C
Findings and Recommendations from Primary References

In addition to identifying the causes of cost growth, the primary references (see the References chapter) have made dozens of specific findings and recommendations. This appendix summarizes the findings and recommendations contained in these historic studies. In some cases the findings and recommendations listed are quoted from other prior studies.

TABLE C.1 Cost Growth Findings from the Primary References

Finding

Page Number Primary Reference

1

2

3

4

5

6

7

9

10

Cost growth and schedule slips are nearly universal among the projects studied.

 

2

 

 

 

 

 

 

 

The highest percentage schedule growth tends to occur after the start of spacecraft integration and test.

 

 

 

 

 

71

 

 

 

There is no discernable correlation between actual cost performance and planned cost reserve level.

 

33

 

10

 

67

 

 

 

There is no discernable correlation between actual cost performance and percent of funds spent during Phase B formulation.

 

34

 

10

 

63

 

 

 

For the projects in this study, there is no discernable correlation between actual cost performance and percent of funds spent up to CDR.

 

35

 

 

 

 

 

 

 

There is a possible correlation between completing substantial activity prior to CDR and lower cost growth for the total development effort.

 

43

 

 

 

 

 

 

 

There appears to be little-to-no correlation between total flight system dry mass growth and Phase BCD cost growth or between instrument mass growth and instrument Phase BCD cost growth for the 30 SMD missions and 100+ individual instruments included in this study.

 

 

 

 

 

110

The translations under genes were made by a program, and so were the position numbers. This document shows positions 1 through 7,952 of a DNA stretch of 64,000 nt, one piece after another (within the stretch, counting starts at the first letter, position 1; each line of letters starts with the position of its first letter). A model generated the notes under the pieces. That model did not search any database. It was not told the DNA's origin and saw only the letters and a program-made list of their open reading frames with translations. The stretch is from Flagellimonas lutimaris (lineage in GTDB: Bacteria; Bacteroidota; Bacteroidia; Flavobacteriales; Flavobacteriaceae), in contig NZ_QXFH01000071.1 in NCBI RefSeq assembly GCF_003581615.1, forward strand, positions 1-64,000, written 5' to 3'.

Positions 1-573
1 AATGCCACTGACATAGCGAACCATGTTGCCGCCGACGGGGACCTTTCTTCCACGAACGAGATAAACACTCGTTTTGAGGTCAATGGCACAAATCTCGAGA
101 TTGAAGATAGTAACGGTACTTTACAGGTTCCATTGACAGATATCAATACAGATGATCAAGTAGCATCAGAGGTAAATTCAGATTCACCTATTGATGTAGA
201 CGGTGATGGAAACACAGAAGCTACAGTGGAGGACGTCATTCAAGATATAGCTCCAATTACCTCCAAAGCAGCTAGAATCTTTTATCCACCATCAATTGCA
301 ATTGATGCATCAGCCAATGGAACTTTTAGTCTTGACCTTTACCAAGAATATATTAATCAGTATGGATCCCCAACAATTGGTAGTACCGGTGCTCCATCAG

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C Findings and Recommendations from Primary References In addition to identifying the causes of cost growth, the primary references (see the References chapter) have made dozens of specific findings and recommendations. This appendix summarizes the findings and recommenda - tions contained in these historic studies. In some cases the findings and recommendations listed are quoted from other prior studies. TABLE C.1 Cost Growth Findings from the Primary References Page Number Primary Reference Finding 1 2 3 4 5 6 7 9 10 Cost growth and schedule slips are nearly universal among the 2 projects studied. The highest percentage schedule growth tends to occur after the 71 start of spacecraft integration and test. There is no discernable correlation between actual cost 33 10 67 performance and planned cost reserve level. There is no discernable correlation between actual cost performance 34 10 63 and percent of funds spent during Phase B formulation. For the projects in this study, there is no discernable correlation 35 between actual cost performance and percent of funds spent up to CDR. There is a possible correlation between completing substantial 43 activity prior to CDR and lower cost growth for the total development effort. There appears to be little-to-no correlation between total flight 110 system dry mass growth and Phase BCD cost growth or between instrument mass growth and instrument Phase BCD cost growth for the 30 SMD missions and 100+ individual instruments included in this study. 8